Apart from the Reichsbürger movement, the press release around the raids also claims that ‘QAnon ideology’ served as an important source of inspiration for the group. QAnon is a conspiracy theory whose adherents believe that a network of liberal elites is ruling the world while trafficking children to sexually abuse them and harvest ‘rejuvenation chemicals’ from their bodies. Former president Trump is often believed to have a secret plan in place to bring this group to justice.
While the wide-ranging QAnon conspiracy theory focuses on the US context, it has spread widely internationally, especially in Germany. Their conspiratorial convictions make Reichsbürger-believers targets for other conspiracy theories, with sections of the movement enthusiastically adopting QAnon beliefs and connecting them to their own. The specific interpretation of the group raided on 7 December appears to have been that the ‘Deep State’ rules Germany, but that a secret ‘alliance’ that includes both the United States and Russia will soon liberate Germany. After the liberation, Germany will be able to negotiate a ‘peace treaty’ with members of the ‘alliance’ (a key claim of the Reichsbürger movement is that Germany remains an occupied country as there was never a formal peace treaty with the Allied forces after World War II.)
Who are Reichsbürgers and what threat do they pose?
While Reichsbürger’ ideas resonate with a broader spectrum of people, some in the movement seem to target people in financial distress who fear forced evictions, promising to fight the ‘illegitimate’ forces who try to execute foreclosures. Activists in the German sovereigntist movement have even established their own paid services for harassing civil servants. According to research published in 2015, Reichsbürger followers are typically single, older males who are socially isolated; they tend to be narcissists and display exaggerated self-esteem. The same research finds that they are often paranoid, typically lacking a sense of basic trust, making them prone to conspiratorial beliefs.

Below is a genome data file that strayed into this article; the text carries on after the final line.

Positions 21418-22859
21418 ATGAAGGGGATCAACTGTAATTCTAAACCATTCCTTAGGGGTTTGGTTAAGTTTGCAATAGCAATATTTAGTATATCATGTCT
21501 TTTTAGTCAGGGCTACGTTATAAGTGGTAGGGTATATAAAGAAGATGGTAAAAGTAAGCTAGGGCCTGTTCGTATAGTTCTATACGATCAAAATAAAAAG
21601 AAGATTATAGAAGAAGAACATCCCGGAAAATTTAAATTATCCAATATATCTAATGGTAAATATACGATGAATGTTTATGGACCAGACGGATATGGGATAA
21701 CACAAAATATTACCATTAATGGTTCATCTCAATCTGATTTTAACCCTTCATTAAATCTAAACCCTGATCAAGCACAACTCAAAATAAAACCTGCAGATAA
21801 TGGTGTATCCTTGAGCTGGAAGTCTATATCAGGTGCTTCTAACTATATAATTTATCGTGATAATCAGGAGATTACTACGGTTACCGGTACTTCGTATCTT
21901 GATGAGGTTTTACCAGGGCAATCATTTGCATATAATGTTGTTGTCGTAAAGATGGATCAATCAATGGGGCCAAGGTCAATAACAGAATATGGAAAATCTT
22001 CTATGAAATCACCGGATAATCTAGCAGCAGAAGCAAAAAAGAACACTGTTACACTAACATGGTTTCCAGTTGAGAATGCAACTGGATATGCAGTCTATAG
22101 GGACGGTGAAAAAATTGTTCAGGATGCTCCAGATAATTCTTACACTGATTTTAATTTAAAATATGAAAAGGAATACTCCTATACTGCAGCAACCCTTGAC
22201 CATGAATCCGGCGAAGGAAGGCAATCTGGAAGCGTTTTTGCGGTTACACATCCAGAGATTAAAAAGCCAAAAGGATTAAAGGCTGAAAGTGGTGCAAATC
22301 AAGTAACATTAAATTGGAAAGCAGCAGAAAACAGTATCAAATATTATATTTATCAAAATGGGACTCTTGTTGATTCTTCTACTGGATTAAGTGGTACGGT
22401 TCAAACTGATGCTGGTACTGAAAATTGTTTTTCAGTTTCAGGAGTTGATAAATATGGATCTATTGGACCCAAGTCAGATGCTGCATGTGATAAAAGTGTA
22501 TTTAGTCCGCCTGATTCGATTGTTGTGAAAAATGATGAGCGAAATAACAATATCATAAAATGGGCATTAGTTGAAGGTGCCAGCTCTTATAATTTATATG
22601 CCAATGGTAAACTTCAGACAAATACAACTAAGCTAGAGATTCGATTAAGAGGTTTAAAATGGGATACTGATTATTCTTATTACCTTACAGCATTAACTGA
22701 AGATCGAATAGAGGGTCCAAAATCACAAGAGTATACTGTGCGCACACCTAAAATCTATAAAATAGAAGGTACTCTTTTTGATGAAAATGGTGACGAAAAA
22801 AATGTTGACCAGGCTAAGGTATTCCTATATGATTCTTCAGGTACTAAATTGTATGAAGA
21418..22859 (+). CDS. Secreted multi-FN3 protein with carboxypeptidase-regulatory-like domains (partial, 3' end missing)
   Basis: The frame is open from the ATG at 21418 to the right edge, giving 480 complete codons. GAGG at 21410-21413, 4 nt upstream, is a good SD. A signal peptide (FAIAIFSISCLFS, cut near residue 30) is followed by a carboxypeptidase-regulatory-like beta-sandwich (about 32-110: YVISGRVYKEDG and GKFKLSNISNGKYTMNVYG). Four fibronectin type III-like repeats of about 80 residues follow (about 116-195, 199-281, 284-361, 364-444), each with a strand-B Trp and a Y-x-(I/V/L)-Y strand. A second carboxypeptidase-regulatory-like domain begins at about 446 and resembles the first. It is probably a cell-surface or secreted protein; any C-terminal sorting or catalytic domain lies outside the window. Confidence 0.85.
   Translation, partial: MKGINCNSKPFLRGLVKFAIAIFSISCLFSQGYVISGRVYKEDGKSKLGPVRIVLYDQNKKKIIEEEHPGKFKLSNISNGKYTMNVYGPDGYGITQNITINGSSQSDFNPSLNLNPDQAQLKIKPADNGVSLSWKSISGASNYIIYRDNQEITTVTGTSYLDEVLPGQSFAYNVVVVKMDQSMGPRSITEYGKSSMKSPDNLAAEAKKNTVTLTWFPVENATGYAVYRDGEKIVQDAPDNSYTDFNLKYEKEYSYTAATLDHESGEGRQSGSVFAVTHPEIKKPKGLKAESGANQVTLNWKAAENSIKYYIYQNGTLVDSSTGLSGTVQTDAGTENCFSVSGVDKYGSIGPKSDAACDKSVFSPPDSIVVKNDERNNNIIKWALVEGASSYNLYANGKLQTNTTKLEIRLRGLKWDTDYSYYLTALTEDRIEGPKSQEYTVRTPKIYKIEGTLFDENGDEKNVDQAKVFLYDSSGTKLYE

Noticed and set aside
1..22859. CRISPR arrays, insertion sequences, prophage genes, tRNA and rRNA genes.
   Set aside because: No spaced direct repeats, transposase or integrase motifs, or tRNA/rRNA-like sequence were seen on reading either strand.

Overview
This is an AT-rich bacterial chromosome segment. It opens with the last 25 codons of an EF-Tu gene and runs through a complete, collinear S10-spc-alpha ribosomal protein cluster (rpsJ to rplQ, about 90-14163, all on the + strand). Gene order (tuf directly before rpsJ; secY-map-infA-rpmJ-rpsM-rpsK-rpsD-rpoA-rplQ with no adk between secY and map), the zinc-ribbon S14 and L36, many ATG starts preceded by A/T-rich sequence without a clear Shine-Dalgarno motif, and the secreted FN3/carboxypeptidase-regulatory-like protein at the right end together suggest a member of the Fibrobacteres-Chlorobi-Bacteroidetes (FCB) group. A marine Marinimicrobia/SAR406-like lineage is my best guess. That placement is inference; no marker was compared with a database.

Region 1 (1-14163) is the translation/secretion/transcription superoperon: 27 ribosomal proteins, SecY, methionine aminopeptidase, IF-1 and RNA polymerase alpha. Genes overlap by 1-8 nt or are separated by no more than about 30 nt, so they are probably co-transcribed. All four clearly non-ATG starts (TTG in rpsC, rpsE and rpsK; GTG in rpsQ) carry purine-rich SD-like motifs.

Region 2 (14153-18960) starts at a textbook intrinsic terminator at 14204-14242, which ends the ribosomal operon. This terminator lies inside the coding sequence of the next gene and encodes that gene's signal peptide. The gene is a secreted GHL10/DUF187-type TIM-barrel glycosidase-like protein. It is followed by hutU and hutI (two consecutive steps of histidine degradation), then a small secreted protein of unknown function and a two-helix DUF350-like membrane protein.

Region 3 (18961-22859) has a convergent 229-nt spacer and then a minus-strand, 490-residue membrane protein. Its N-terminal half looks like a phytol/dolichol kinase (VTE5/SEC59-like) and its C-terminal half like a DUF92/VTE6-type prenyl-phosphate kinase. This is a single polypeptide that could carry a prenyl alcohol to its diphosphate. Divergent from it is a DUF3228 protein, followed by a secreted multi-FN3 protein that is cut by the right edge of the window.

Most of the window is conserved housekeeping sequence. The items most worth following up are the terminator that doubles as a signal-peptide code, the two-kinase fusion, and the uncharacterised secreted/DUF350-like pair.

Reichsbürgers, along with the broader sovereigntist movement, believe they live under occupation by hostile, illegitimate powers. They therefore see resistance against the state and its representatives as legitimate. This can take different forms: from printing their own passports to the declaration of kingdoms or other spaces of sovereignty on private properties, refusals to pay fines, harassment of civil servants and political representatives all the way to taking violent action. During the raid on 7 December, counter-terror police therefore received support from special police units responsible for arresting high-risk suspects, as security agencies have long expressed concern about the high number of armed Reichsbürger adherents. In 2016, a supporter fatally shot a police officer in Georgensmünd (Bavaria) during a police raid related to the illegal possession of firearms. Similar incidents over the past five years have turned violent when ‘Reichsbürger’ tried to evade police controls.
What is the Querdenken – ‘lateral thinking’ – movement?
Lastly, it has been reported that several members of the group’s armed wing had been involved in the Querdenken (‘lateral thinking’) movement. Querdenker emerged as a force during the COVID-19 pandemic, as part of thebroad and highly active anti-lockdown movement in Germany. This movement both gained a substantial number of followers on Telegram and other social media platforms, and mobilised major numbers of protestors on the streets.
Conspiracy ideologies such as the QAnon and Reichsbürger movements were prominent across different segments of the anti-lockdown movement in Germany, with symbols of these movements often portrayed at public rallies.
The Querdenker organised some of the largest anti-lockdown protests. Their manifesto demands an immediate halt to any COVID-related restrictions on basic rights outlined in the German constitution.
Since its emergence, Querdenken has caused concerns not just due to its promotion of COVID-related disinformation and conspiracy theories, but also the trivialisation of antisemitism. Adherents have worn replicas of the yellow star forced on Jews in Nazi Germany, and compared the treatment of unvaccinated people to the treatment of Jews in the Nazi era.
In April 2021, the German domestic intelligence agency additionally announced they were monitoring Querdenken under a new threat category termed ‘Delegitimisation of the State’. Part of the rationale for this monitoring was the connection between Querdenken, Reichsbürger, and right-wing extremist communities. A leaked document has even suggested that Querdenken’s founder Michael Ballweg was a ‘citizen’ of the self-declared kingdom of the Reichsbürger.